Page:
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Sunday, October 31, 2010
Devin McCourty continues to progress

By Mike Rodak
Special to ESPNBoston.com

FOXBOROUGH, Mass. -- Sunday's win over the Minnesota Vikings was yet another step in the progression of New England Patriots rookie cornerback Devin McCourty, a first-round draft selection who many wrote off in April as a player whose biggest impact would come on special teams.

McCourty followed up his performance last week against the San Diego Chargers, which included his first career interception, with another solid effort in the Patriots' 28-18 victory that included one of the defensive plays of the game.

Devin McCourty
Devin McCourty (32) had an interception Sunday that set up a touchdown for the Patriots.

In the third quarter, as the Vikings crossed midfield and threatened to erase the Patriots' 14-10 lead, McCourty was in the right place at the right time. He intercepted a pass intended for wide receiver Percy Harvin, who bobbled the football as he fell to the ground.

McCourty took it right out of Harvin's hands, and the complexion of the game changed from there.

"It was a little strange the way he went to catch the ball, I guess he bobbled it a little and I was able to get my hands in there, and then the ball bounced straight in the air so I was able to intercept it," McCourty said.

McCourty returned the pick 37 yards to set up a 13-yard BenJarvus Green-Ellis touchdown run late in the third quarter.

"[Patriots safety] Brandon [Meriweather] threw a great block on [Vikings running back] Adrian Peterson and let me get to the corner, and then from there I just ran with my eyes," McCourty said.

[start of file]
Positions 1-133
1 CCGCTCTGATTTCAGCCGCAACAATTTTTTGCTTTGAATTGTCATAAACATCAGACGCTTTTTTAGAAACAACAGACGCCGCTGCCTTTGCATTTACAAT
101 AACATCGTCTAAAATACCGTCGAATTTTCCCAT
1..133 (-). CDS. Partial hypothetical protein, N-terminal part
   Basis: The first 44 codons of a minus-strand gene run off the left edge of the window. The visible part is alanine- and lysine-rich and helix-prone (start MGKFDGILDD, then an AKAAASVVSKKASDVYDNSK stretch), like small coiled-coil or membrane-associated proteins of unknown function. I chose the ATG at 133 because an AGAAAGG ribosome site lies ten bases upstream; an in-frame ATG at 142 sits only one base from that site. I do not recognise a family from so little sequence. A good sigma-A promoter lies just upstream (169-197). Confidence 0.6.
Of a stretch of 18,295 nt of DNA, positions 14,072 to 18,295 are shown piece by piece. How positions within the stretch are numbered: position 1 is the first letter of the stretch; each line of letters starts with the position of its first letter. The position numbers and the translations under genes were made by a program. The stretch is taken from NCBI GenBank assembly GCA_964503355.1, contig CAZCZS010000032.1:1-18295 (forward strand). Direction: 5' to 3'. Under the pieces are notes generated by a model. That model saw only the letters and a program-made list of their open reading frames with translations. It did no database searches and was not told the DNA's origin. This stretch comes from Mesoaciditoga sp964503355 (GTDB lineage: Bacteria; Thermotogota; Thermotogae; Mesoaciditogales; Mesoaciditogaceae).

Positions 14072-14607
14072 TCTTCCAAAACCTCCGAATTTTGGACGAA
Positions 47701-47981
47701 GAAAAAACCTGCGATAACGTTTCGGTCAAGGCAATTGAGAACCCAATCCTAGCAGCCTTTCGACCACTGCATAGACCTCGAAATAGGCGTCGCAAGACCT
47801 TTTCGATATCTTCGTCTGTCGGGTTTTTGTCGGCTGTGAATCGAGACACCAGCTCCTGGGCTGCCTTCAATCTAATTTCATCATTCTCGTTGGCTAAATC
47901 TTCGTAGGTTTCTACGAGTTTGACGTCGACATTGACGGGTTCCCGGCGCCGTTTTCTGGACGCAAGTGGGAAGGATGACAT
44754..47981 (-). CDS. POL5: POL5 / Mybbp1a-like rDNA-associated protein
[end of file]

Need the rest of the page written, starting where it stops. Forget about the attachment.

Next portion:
Earlier in the quarter, McCourty nearly came down with another interception, getting his hands on a deep pass intended for Harvin before landing hard on his helmet. McCourty had to come out of the game, although it was just for one play.

"I caught the ball, and then when I hit the ground my head went first into the turf, so my head was ringing a little," McCourty said. "I was just mad I didn't come down with the ball."

McCourty was slow to get up, but jogged off the field and was examined by athletic trainers on the sideline. After taking one play off, the team deemed him fit to re-enter the game.

"They had to check me out no matter what I said. I felt good once I got back in the game," McCourty said. "As soon as I got back and a play went by, I told them I was all right."

That snapped his streak of playing in every single defensive snap to this point in the season.

"I'm not worried about streaks. I wish I didn't have to come out for a play, but it happens," he said.

The game-changing interception was a sign of McCourty's progress to date, something which the rookie credits to his veteran teammates in the secondary.

"Playing with James [Sanders] and Brandon back there, they know so much that certain times before plays, they'll yell something down to me that will ring a bell to me and then I'll think about something else that will help me out," McCourty said. "I just feel more comfortable. I'm able to see some things now that are coming. … Less thinking and just going out there and playing."

Patriots head coach Bill Belichick had high marks for his top rookie after the game.

"Devin has done a great job for us. Once again, he came up with big plays today -- several of them," Belichick said. "He helps us in the kicking game. He helps us on defense. He is a good, solid player. He's smart. He learns well. He really can execute the defensive system very consistently. He's been good in man and zone coverage. He tackles well. He's a smart kid and I'm glad we have him."

While Sunday might have been McCourty's time to shine, the defense as a whole was solid, not spectacular, holding the Vikings to 18 points.

"I think that's always a focus of our defense: We want to bend, don't break," McCourty said. "Everybody else worries about stats, we worry about points, and then getting off the field when we can on third down.

"I think our goal is to get better this week, and that's we're doing right now. Each week, we're getting better at something, and coming out and just playing hard."

Mike Rodak is a contributor to ESPNBoston.com.